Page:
Over the years, although South facing, might you get some staining on the brickwork from rising damp ?
Cheers Andy
Andy thanks for the input. The picture shown is not the final position of the timber and thought has been made that they will not touch the brickwork. Im working along the lines that " Wet soil is my enemy" as i want them to last as long as humanly possible. With that in mind 95% of the surface area sits on 2-3 inch of gravel minimum and with french drains (of sorts ) using 68mm downpipe in the gravel under the timber .

"The whole project sits below house DPC" and as ive said, doesnt touch any brickwork

I cant go down into the ground anymore as we sit on clay, plants wont last 2 years sitting in water hence why i have to go up and really not sure what else you would use thats practical, on budget and asthetically pleasing Woody2Shoes, id be interested in what you would of used instead ?.

Concideration was made to use oak but its is prohibitively more expensive with the amount of stainless steel fixings i would have needed and i would still have to line the timber anyway. Even though i have a very competent mitre saw, i really wouldnt want to start trying to saw oak with the amount of cuts i have. And im solo with no help, i really didnt fancy lugging 50 of them around.

Cheers
 
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Woody2Shoes

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Andy thanks for the input. The picture shown is not the final position of the timber and thought has been made that they will not touch the brickwork. Im working along the lines that " Wet soil is my enemy" as i want them to last as long as humanly possible. With that in mind 95% of the surface area sits on 2-3 inch of gravel minimum and with french drains (of sorts ) using 68mm downpipe in the gravel under the timber .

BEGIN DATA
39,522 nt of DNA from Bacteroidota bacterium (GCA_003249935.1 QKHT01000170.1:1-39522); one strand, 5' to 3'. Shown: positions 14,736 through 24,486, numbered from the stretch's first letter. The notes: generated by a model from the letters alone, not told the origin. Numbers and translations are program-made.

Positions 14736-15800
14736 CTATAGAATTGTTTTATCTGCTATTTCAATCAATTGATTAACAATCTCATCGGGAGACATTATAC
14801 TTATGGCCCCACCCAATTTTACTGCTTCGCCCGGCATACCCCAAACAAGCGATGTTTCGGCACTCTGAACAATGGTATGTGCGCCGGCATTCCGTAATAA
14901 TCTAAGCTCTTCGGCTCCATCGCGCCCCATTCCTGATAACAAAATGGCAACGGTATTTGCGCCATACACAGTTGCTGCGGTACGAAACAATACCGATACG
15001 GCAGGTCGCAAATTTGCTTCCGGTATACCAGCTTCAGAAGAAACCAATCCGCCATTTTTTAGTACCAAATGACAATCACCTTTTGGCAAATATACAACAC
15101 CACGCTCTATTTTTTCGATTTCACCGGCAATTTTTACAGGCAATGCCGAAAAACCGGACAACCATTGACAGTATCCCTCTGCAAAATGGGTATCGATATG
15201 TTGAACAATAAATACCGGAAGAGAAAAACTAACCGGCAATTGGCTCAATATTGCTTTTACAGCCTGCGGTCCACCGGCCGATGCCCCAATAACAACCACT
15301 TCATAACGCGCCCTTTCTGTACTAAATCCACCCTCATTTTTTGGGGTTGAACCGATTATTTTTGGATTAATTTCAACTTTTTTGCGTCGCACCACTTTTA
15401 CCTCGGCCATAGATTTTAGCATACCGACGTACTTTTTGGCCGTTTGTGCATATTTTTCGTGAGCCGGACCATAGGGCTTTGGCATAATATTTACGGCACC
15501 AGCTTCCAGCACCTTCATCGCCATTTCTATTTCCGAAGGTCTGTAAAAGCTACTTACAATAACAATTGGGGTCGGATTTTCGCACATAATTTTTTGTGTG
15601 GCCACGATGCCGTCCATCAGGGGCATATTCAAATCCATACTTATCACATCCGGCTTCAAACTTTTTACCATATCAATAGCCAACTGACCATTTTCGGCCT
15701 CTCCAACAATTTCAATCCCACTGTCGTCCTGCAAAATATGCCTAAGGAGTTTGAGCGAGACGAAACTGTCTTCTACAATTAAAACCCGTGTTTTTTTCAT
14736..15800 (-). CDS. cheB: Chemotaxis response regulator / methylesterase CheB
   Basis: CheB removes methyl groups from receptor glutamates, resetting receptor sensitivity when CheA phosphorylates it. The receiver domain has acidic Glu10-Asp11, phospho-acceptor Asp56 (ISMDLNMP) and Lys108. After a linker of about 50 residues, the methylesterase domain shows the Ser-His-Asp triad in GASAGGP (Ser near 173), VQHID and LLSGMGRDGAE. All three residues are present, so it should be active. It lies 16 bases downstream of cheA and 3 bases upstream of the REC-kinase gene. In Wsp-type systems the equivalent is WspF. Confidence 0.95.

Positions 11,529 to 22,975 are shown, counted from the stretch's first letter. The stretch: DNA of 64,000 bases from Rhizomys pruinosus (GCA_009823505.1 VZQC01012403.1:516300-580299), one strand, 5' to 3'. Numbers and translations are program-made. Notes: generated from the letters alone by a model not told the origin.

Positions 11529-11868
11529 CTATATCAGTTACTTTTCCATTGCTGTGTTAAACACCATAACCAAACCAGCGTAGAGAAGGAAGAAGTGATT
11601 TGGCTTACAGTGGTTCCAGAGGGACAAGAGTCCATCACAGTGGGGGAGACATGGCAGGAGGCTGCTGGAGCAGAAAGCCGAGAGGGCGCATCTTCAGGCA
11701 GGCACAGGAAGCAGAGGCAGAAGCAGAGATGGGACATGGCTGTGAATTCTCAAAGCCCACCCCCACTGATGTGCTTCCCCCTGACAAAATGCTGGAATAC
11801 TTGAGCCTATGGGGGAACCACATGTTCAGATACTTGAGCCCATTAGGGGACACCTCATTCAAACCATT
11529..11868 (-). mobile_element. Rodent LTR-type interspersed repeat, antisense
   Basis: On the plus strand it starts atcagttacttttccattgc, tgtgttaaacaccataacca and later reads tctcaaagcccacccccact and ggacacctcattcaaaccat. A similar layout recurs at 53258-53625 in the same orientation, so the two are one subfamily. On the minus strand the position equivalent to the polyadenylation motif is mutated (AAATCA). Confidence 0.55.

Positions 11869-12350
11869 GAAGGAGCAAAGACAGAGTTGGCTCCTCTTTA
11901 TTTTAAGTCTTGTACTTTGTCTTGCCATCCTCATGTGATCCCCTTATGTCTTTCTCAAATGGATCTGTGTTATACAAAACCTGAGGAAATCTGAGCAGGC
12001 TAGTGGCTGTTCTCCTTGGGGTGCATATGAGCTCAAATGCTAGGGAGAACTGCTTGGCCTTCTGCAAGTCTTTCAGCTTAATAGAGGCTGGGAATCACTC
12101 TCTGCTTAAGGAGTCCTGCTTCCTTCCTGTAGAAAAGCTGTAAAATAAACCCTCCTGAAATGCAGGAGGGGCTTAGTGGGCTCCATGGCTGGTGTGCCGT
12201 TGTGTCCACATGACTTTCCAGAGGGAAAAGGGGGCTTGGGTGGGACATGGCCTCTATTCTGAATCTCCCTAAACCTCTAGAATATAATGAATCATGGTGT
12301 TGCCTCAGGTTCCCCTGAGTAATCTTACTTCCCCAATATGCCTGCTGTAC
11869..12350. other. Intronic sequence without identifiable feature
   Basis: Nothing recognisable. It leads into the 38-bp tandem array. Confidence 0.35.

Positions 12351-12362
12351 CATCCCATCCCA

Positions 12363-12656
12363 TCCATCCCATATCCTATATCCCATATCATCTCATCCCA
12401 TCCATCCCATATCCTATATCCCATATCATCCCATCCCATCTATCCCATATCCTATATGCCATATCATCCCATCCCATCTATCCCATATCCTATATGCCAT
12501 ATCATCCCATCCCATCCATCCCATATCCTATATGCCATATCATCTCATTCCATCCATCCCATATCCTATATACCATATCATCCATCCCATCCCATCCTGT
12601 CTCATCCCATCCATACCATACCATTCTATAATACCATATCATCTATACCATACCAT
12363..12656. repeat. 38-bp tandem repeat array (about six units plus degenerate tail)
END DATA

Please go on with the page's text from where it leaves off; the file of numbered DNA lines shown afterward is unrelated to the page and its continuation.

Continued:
"The whole project sits below house DPC" and as ive said, doesnt touch any brickwork

I cant go down into the ground anymore as we sit on clay, plants wont last 2 years sitting in water hence why i have to go up and really not sure what else you would use thats practical, on budget and asthetically pleasing Woody2Shoes, id be interested in what you would of used instead ?.

Concideration was made to use oak but its is prohibitively more expensive with the amount of stainless steel fixings i would have needed and i would still have to line the timber anyway. Even though i have a very competent mitre saw and a chainsaw id you wont to get a superb finish, i really wouldnt want to start trying to saw oak with the amount of cuts i have. And im solo with no help, i really didnt fancy lugging 50 of them around.

Cheers

Interesting question - what are the alternatives (at a comparable - lifetime - cost)?

1) Much less, if any structure. I've made raised beds on clay using a few pieces of riven sweet chestnut that have lasted about ten years now (they grew within sight of where they are now and contain no synthetic chemicals)
2) Stone/bricks/blocks/slates/tiles with or without render.
3) Metal (e.g. steel sheet/strip - galvanised or not).

Erm....
PS
e.g. Galvanised Steel Garden Edging · Durable · Decorative
Also, concrete - you can get very creative indeed if you cast your own (e.g. inserting glass/pebbles/shells etc. etc.)
PPS one concrete example:
 
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Mono11

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I guess at the end of the day, its our own preferable preference

Thanks for all the info on this thread

Cheers